Someone asked me how my blog and newspaper column came to be titled "Bleachers Brew". It's like this, it's an amalgam of sorts of two things: The bleachers area in the stadium/arena where I used to sit when I would watch baseball, football, and basketball games and Miles Davis' great jazz album Bitches Brew. That's how it got culled together. I originally planned on calling it "The View from the Big Chair" that is a nod to Tears For Fear's second album, Songs from the Big Chair. So there.

Monday, October 13, 2008

A thousand words in my lifetime

There was this print ad by Nikon (that I previously credited to Kodak) that grafted itself onto my consciousness the moment I saw it.

It was an ad without any visuals. But the copy was plenty powerful.

A three year-old boy saluting at his father's funeral.
A woman crying over the body of a student shot by the National Guard.
An American President lifting his pet beagle up by its ears.

A lone student standing in front of four tanks.

If you can picture it in your head, it was probably taken with a Nikon.

The ad was written by Richard Kelly and art directed by Ron Rosen of Scali McCabe Sloves (New York) and won a couple of advertising awards.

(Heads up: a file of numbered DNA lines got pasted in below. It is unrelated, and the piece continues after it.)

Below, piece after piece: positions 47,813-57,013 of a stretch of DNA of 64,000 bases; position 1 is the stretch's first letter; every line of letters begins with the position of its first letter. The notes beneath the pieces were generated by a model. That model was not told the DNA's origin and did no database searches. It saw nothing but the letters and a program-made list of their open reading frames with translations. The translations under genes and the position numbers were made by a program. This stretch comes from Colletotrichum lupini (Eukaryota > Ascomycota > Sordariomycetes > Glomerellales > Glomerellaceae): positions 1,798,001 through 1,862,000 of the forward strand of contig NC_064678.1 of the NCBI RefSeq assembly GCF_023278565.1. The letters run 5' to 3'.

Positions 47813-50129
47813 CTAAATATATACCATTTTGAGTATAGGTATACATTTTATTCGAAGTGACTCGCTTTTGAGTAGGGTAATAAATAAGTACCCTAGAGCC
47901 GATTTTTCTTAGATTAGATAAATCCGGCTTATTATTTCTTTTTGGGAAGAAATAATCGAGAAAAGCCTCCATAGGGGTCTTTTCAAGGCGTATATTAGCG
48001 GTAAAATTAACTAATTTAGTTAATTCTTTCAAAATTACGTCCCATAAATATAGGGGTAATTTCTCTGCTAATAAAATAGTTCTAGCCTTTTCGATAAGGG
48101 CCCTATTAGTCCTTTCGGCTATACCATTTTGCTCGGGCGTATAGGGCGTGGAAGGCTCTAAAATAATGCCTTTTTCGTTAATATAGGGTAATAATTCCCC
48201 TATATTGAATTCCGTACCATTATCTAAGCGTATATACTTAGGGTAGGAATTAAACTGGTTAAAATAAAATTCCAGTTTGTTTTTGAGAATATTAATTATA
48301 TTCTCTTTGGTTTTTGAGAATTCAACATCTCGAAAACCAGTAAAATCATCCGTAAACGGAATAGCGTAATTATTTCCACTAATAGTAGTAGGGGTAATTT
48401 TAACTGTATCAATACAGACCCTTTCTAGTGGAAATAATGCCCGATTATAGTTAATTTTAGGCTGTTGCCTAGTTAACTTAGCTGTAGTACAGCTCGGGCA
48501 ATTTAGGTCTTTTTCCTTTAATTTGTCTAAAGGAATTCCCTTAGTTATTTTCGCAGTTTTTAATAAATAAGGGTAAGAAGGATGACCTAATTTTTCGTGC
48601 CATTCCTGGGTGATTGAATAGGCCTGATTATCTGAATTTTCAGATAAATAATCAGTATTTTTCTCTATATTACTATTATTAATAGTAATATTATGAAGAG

In case you don't know what the pictures are -- Yeah, I hear you. It's a generational gap thing. -- JFK Jr. during his famous father's funeral, then it was the Kent State demos during the Vietnam War, then it was Lyndon B. Johnson pulling his pet beagle's ears, and lastly in was that Tianamen Square picture. Save for the last shot, I saw all those shots in old Time, Newsweek, and Life magazines that my grandfolks saved for me (the JFK and RFK assassinations, the Apollo 11 landings, and the Vietnam War). Yes, I still have everyone of them. The last shot, well has to be one of the most published of all time.

When you talk about images. In those dreary years of Blue Eagle basketball, there is only one thing that comes to mind, a shot taken of the team with their arms raised during the alma mater. And we were the only one singing then. Let no one tell you otherwise.

The reason why I say that image says a lot of the team was those were really trying years when it was coming off the NCAA withdrawal, going 0-12, and the eventual rise of Ateneo basketball.

As La Salle became the toast of UAAP Men's Basketball, there are three images now that come to mind: the shot taken by Ernie Sarmiento of Larry Fonacier blocking Mark Cardona and of the subsequent shot of Wesley Gonzalez standing over the fallen Cardona. And there's this year's shot by Vic Icasas of Nonoy Baclao reprising Gonzalez with his towering over Rico Maierhofer. Am glad that Nonoy apologized to Rico about it -- and on TV no less.

My point is, they represent what Ateneo basketball is all about now -- climbing back to the top and in the process, trying to reclaim what the Green Archers have worn over their collective heads over the years.

One thing is for sure. Those dreary days of Blue Eagle basketball are now over. Can't wait for those new images.

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